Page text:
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Sunday, Aug. 28, 2016

Summer employment for teens has fallen to lowest level in decades

Thursday, June 21, 2012

Lifeguard Kelsey Jenkins works with a young swimmer during swim lessons at the YMCA of Southeast Missouri. Lifeguarding is one of the most popular summer jobs for local teens. David Jenkins, Staff
SIKESTON -- Finding a summer job isn't as easy as it used to be for teenagers.

"In the situation now, the economy is not very good, and the teens that normally had the jobs have adults competing against them -- for any kind of job," said Eugene Myracle, functional leader for Missouri Career Center in Sikeston.

Most of the employers who work with the Career Center are looking for full-time or part-time employees year-round -- not just seasonally, Myracle said, adding that trend can make it harder for teens to find summer jobs.

"It's a different ball game now," Myracle said. "There used to be 10 jobs for every employee. You could pick and choose. Now you can't pick and choose; employers can pick and choose."

Fewer than three in 10 American teenagers now hold jobs such as running cash registers, mowing lawns or busing restaurant tables from June to August. The decline has been particularly sharp since 2000, with employment for 16-to-19-year olds falling to the lowest level since World War II.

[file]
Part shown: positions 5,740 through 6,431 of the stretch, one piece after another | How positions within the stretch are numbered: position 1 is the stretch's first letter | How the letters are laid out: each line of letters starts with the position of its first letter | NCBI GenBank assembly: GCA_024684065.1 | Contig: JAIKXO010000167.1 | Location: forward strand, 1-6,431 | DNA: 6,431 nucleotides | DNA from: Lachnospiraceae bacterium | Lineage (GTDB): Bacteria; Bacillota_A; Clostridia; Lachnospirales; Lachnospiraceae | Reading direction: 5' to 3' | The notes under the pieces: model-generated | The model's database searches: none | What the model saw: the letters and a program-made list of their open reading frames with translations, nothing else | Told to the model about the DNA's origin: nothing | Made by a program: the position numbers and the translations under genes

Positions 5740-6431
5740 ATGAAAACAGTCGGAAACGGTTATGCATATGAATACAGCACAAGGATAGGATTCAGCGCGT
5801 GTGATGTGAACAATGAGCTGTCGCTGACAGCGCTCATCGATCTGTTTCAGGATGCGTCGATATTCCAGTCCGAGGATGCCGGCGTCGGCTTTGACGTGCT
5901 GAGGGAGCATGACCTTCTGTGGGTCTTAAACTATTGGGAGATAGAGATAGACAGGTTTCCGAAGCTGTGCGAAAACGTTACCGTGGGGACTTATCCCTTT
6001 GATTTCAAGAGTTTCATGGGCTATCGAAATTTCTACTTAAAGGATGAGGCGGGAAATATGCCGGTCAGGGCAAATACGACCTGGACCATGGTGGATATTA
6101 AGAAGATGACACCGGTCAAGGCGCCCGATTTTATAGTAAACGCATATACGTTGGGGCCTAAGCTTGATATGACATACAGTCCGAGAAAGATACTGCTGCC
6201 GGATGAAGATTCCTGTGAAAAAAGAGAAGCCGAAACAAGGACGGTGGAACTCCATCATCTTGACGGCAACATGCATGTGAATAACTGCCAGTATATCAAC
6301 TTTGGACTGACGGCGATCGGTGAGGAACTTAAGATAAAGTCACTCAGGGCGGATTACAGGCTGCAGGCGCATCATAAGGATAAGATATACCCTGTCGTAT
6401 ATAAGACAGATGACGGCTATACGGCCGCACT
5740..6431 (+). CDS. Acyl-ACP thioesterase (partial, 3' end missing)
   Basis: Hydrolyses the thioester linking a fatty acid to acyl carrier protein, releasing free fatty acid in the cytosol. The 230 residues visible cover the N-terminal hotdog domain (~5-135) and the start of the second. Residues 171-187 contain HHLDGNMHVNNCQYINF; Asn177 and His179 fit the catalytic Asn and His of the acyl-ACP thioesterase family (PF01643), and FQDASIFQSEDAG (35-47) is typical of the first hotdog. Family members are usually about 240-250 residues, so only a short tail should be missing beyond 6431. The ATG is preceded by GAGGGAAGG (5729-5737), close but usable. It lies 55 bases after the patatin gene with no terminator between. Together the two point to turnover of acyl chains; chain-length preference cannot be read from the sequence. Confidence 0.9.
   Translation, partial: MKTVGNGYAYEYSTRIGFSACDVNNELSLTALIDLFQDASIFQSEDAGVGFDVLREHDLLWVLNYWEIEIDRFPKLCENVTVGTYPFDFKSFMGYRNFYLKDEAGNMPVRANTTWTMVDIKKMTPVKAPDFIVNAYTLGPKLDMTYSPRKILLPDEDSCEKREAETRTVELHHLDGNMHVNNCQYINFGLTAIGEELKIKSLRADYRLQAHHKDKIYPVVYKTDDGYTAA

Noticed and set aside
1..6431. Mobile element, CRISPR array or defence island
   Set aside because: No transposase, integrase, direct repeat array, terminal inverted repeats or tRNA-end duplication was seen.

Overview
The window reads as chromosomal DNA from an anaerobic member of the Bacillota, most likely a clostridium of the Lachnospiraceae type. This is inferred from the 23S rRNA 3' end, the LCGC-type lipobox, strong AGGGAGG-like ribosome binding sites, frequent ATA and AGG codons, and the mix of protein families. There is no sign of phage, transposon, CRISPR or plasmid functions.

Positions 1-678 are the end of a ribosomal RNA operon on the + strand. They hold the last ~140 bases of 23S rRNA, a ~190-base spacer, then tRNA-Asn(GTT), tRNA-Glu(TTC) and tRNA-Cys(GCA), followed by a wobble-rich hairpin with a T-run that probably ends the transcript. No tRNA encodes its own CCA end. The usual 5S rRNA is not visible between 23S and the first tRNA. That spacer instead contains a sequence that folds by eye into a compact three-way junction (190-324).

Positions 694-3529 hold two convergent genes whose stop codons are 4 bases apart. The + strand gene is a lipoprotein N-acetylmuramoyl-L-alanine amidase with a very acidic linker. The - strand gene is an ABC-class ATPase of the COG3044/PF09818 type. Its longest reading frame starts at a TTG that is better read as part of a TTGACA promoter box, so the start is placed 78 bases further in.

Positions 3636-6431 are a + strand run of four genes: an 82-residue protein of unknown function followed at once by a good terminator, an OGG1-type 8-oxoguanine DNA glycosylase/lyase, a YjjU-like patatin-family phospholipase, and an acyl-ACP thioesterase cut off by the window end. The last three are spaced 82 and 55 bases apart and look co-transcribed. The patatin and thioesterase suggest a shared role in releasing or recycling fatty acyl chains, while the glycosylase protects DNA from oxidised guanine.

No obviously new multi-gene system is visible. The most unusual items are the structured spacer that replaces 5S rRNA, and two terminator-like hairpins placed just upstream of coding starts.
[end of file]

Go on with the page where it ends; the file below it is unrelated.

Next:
And teen employment may never return to pre-recession levels, suggests a projection by the U.S. Bureau of Labor Statistics.

The drop in teen employment, steeper than for other age groups, is partly a cultural shift. More youths are spending summer months in school, at music or learning camps or in other activities geared for college. But the decline is especially troubling for teens for whom college may be out of reach, leaving them increasingly idle and with few options to earn wages and job experience.

Overall, more than 44 percent of teens who want summer jobs don't get them or work fewer hours than they prefer. In Missouri, 46 percent of teens are underutilized for the labor force.

"When the employment rate was better, the adults wouldn't think of taking a fast food job for minimum wage. Now, for every job, there are many candidates," Myracle said.

For example, if there's a mature cook who was laid off from a restaurant and applies for a fast food job, the adult will probably will get the job over an inexperienced teen, Myracle said.

About 5.1 million, or just 29.6 percent, of 16- to 19-year-olds were employed last summer., according to an analysis of Census Bureau Current Population Survey data from June to August 2011 by Northeastern's Center for Labor Market Studies. Adjusted for seasonal factors, the rate dips to 25.7 percent. In 1978, the share reached a peak of nearly 60 percent before waves of immigration brought in new low-skill workers. Teen employment remained generally above 50 percent until 2001, dropping sharply to fresh lows after each of the past two recessions.